Prepare for the wind

Gardening in the Pacific Northwest, particularly in the Seattle area, means you need to prepare for the wind.

Every year, generally starting right on thanksgiving, we get some serious wind storms. I remember this because more than once I have lost power just as I was preparing a beautiful butterball turkey. Now, ensuring that you can cook your turkey despite a power outage is another topic. For that, I could refer you to our blog about Outdoor Kitchen Accessories. In this blog, we want to talk about protecting your garden treasures during the upcoming windy weather.

Which months deliver the strongest wind gusts?

I was curious, so I did some research and learned that according to reports on, the months with the strongest wind gusts have been December and July (I was surprised!), with March, February, January and November as close contenders. This means that although most of our windy weather occurs between October and March, July weather can surprise us. When your garden is growing at its best and the weather is warm, strong gusty winds can pop up and cause havoc. You need to make sure you are protected from wind all year long.

If you are someone like me who likes to keep an eye on the weather, here are some helpful websites: and Cliff Mass' Blog

Preparing for the wind

Especially when it's windy, it is important to protect the garden. Prepare for future wind storms by trimming trees and bushes so they do not grow especially long limbs. A more compact growth pattern will survive wind better than a lanky one. Falling branches and limbs of tree can damage surrounding plants and garden structures.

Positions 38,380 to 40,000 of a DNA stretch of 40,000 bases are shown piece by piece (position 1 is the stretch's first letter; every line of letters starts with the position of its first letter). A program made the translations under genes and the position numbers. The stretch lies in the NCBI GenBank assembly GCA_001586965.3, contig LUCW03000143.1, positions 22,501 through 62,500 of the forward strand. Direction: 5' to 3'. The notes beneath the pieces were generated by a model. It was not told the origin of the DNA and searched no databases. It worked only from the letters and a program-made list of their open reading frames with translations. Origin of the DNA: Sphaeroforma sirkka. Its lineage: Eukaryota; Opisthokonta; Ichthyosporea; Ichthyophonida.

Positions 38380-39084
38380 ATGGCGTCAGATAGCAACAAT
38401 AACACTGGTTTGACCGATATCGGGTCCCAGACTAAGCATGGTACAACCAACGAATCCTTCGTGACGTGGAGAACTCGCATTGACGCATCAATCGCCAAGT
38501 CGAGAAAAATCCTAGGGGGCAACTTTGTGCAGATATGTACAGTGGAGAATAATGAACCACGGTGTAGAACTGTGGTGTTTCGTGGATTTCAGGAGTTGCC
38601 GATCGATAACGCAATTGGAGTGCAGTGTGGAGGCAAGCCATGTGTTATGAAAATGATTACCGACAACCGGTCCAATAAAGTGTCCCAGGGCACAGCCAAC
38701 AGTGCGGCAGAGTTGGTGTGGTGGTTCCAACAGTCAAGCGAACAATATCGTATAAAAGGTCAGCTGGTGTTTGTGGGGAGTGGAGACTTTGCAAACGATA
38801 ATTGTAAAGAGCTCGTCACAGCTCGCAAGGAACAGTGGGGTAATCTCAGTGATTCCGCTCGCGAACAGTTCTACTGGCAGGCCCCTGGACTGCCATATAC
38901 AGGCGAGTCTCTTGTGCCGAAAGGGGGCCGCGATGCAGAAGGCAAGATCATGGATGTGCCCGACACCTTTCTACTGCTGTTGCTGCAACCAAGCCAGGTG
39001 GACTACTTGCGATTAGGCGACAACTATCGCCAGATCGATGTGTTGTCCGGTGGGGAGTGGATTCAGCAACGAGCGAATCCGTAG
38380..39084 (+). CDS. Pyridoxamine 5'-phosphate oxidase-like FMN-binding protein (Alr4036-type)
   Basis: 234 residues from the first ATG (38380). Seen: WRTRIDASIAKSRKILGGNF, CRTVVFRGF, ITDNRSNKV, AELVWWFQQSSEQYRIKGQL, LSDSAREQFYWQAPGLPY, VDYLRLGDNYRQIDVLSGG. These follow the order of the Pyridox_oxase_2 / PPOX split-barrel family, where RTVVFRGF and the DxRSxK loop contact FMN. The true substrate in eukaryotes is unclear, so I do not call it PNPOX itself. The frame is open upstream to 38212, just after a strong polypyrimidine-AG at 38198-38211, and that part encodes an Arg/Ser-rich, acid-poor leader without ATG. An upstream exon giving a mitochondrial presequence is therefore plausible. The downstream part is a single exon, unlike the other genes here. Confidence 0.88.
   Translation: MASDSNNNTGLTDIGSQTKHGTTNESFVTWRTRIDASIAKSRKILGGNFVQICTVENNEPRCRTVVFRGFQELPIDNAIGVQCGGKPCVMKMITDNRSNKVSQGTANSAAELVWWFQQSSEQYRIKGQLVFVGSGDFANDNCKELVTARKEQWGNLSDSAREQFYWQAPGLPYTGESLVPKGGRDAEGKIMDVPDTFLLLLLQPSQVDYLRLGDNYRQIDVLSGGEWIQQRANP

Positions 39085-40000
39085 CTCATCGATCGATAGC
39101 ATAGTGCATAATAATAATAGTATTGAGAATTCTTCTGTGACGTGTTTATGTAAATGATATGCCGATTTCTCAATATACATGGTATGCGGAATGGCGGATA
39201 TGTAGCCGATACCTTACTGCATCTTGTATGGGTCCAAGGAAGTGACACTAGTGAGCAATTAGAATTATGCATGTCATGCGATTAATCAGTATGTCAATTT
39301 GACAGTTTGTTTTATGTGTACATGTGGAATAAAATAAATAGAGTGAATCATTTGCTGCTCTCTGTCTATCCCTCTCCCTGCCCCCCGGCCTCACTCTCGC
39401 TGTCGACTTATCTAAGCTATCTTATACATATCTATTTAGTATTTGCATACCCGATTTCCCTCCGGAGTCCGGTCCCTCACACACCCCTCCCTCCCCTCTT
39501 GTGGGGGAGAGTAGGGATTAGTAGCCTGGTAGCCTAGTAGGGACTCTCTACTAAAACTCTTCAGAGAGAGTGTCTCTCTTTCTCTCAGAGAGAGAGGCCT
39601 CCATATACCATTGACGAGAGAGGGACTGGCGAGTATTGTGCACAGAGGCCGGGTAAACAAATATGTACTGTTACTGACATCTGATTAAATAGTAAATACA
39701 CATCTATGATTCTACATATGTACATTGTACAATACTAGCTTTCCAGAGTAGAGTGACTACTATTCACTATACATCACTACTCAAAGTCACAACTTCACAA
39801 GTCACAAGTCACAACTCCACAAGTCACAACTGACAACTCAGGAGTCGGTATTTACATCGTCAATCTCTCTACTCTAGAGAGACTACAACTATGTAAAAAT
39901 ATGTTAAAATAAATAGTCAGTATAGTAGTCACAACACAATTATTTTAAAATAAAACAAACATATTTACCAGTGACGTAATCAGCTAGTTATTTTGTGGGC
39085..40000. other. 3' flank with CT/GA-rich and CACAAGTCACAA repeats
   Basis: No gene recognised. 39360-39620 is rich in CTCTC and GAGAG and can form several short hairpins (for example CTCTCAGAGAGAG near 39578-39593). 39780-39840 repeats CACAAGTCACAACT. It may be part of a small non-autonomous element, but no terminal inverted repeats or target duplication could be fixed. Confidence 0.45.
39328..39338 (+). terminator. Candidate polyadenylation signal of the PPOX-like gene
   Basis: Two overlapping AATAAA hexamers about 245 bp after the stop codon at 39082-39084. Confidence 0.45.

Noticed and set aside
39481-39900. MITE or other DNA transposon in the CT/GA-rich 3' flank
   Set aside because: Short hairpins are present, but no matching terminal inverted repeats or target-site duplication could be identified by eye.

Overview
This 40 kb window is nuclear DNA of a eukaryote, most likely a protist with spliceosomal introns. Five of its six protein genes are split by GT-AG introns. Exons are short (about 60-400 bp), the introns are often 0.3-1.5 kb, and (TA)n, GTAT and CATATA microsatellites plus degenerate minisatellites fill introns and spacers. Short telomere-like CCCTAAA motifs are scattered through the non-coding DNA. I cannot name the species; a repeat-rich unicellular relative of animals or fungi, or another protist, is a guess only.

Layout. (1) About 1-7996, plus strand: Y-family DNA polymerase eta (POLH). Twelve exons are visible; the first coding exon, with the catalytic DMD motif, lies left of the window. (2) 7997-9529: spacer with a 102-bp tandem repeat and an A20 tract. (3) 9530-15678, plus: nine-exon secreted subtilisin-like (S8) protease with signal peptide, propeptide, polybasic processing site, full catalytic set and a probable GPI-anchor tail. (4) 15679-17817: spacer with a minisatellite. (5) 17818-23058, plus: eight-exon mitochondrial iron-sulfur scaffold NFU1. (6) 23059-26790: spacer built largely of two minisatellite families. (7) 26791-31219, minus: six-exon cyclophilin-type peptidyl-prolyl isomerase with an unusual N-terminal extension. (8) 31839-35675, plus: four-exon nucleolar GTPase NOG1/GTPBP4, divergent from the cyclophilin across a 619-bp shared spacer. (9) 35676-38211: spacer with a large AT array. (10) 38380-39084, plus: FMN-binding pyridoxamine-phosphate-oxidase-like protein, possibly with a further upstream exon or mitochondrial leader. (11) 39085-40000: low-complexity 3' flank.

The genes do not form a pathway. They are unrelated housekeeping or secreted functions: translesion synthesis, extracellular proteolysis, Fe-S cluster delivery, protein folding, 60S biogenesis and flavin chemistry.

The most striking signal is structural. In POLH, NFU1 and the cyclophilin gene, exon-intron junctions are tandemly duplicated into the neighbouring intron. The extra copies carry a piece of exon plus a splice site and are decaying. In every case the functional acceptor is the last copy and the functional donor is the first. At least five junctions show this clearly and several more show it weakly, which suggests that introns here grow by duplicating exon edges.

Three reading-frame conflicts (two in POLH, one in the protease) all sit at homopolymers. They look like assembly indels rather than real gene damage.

Keep ivy out of trees. Not only does ivy smother a trees and suck the life out of them, but heavy masses of ivy high up in trees catch the wind and force a tree to topple.

Pay a visit to any new trees or tall plants. If they have a stake, check to make sure it is strong. If they need one, now is the time to make sure they are supported.

Windy-day checklist...

Here are a few of those last-minute things to remember to do when the wind begins to howl:

  • Take down umbrellas and awnings.
  • Gather up patio accessories, decorations, or anything that is light enough to be blown away.
  • Escort your delicate potted plants or hanging baskets to safety - I suggest taking them indoors or placing them against a wall that is likely to block the wind.
  • And don't forget to find the charcoal or gas-powered cooking case you need to cook your turkey without electrical power. (Lesson learned!)

It’s good to be prepared, but even with careful preparation limbs can fall and a yard can suffer damages due to high winds. Don't forget, the Garden Stewardship team at Environmental Construction is here to help with yard clean-up if the winds make a mess of your property.

Category: Northwest Gardening

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